Sit down kids, sit down. Both a you. I wanna tell you a story. I don’t tell you stories enough do I.

It’s cold Dad, said Caitlin.

He ignored her. I think I was your age, he said to her. I was your age when your grandpa moved us up here. Did you know that? Your age. He moved us up and we didn’t have a goddamned penny. We had to scrounge for a damn dime.

I’m sorry Dad.

Your aunt Mary had kids young and so we had to support your cousins too. Your grandma worked herself to the bone. You remember that. Abe shook his head. He had a glassy look about him. The boy watched him and watched the door. Abe didn’t like it.

Watch me, he snapped. He drank the beer. He lit one more smoke and stood up. He would build a fire. The kids would get a fire and story.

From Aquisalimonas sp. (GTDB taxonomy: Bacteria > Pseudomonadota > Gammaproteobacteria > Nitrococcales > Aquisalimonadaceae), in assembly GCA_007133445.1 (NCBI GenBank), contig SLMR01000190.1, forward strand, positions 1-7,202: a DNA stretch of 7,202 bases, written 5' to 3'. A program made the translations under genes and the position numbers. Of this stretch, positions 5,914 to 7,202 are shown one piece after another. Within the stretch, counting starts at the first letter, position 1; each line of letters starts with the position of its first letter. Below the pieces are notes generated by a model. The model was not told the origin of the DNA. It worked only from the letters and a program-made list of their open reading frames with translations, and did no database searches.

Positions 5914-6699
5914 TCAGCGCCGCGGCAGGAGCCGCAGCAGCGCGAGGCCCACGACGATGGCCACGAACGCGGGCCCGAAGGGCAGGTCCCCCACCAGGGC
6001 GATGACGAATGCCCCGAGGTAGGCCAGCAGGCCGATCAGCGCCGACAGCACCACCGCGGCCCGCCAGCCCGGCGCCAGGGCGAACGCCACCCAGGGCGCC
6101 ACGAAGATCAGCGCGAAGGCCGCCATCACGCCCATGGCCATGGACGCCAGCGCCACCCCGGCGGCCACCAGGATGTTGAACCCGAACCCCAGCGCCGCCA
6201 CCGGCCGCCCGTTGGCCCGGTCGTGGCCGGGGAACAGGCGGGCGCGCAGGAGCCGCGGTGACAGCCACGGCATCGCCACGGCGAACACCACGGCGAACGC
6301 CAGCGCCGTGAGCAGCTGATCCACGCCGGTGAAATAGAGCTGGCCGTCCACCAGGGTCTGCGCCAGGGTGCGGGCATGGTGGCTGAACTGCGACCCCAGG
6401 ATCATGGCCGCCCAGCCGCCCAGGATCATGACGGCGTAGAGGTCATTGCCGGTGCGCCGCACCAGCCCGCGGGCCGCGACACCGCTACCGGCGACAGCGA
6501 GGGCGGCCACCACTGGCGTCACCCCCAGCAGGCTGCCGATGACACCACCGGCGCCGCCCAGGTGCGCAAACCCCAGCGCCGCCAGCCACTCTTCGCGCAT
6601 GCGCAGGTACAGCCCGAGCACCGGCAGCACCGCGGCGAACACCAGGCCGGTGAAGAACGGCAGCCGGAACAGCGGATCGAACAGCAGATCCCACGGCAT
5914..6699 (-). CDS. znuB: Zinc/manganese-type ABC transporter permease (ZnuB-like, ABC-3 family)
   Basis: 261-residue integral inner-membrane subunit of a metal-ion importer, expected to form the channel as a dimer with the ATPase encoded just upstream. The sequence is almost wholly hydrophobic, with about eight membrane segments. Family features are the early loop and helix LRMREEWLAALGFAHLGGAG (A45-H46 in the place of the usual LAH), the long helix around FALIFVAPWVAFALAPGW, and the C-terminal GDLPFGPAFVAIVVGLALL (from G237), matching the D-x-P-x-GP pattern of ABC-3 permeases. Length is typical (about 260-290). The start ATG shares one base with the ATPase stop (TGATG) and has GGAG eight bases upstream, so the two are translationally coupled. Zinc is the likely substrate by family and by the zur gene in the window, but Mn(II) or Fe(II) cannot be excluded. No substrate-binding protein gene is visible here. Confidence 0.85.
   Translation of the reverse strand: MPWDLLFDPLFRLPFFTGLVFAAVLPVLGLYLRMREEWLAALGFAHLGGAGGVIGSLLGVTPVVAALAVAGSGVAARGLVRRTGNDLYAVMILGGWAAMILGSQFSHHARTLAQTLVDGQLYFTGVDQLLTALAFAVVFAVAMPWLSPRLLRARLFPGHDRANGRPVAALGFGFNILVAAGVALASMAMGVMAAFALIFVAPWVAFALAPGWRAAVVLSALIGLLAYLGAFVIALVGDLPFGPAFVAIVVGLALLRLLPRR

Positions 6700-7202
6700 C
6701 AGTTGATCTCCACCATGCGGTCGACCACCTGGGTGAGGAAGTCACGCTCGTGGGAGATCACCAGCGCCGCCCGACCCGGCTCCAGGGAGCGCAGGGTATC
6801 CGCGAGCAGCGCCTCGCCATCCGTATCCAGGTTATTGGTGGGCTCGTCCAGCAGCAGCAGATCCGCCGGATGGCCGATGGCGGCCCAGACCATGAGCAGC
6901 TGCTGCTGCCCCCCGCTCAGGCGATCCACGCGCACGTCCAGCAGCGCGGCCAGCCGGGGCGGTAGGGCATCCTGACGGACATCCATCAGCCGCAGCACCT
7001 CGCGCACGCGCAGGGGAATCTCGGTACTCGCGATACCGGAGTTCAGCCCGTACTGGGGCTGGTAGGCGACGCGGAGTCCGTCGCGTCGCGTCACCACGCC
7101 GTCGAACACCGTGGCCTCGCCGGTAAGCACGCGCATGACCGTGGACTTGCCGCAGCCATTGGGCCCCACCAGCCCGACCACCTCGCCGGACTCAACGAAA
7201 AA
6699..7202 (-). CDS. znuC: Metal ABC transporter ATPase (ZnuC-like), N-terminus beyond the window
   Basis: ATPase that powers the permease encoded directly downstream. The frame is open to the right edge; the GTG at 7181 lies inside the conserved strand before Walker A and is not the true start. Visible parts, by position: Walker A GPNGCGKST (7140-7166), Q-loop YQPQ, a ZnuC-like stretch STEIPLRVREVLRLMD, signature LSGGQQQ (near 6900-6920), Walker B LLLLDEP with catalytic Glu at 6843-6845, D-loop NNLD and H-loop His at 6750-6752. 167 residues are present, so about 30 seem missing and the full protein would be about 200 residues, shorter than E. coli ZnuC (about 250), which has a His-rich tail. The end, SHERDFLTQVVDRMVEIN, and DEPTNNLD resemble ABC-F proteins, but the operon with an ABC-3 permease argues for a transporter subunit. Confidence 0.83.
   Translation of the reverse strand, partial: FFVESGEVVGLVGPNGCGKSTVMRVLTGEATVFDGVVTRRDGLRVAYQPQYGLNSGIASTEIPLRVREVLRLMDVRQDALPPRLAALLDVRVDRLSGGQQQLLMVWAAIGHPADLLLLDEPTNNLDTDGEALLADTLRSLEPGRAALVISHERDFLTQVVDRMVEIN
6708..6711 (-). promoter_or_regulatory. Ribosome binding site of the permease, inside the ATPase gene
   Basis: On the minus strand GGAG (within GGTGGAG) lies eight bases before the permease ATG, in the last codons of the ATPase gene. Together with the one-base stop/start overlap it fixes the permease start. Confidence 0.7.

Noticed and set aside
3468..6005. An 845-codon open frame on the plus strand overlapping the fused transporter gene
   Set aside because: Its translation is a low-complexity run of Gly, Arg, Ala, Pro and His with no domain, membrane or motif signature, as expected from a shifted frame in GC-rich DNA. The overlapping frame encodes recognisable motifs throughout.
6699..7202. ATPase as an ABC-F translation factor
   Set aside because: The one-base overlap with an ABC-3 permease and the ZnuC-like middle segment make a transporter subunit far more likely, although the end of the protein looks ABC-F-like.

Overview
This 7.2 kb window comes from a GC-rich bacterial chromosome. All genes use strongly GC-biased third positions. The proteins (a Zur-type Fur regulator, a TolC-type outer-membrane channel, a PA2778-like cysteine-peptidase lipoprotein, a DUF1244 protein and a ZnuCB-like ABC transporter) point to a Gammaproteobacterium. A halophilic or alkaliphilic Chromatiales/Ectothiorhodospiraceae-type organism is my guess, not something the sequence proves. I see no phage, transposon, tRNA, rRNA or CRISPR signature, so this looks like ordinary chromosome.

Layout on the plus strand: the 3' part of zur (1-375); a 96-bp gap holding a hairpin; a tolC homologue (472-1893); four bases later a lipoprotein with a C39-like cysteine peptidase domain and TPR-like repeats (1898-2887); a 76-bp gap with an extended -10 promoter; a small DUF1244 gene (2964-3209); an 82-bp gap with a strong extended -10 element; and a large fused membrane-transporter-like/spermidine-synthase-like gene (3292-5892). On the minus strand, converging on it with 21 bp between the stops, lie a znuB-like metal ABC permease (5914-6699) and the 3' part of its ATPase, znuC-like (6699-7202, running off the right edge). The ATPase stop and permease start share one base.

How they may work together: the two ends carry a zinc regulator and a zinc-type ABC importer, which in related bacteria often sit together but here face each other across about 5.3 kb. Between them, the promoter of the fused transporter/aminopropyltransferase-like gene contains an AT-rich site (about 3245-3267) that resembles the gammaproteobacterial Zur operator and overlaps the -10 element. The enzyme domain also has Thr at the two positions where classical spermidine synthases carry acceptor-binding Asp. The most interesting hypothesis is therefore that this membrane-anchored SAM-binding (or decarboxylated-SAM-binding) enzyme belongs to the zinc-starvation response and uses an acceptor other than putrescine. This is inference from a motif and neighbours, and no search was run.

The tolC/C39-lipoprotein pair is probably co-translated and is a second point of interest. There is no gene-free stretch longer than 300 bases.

When’s Mom coming home? Said the boy.

She’s not coming home, said Abe.


Not til tomorrow morning. Abe went into his truck to get some garbage to burn. It was finally dark. A single star blinking greenish on the west, hovering above a thin pale ribbon straddling the terminator line. Soon the hunter would appear in his corner. Then the dippers to the northeast, arranged like a crystal swastika about vibrant Polaris. In the front yard, illuminated for a single flash by the porchlight, a pileated woodpecker burst from the dark and landed in their great white pine. He watched it.

We used to eat those, he told the kids. It was a lie.

You did?

All we had back then.

Why didn’t you just shoot deer? The boy wanted to know.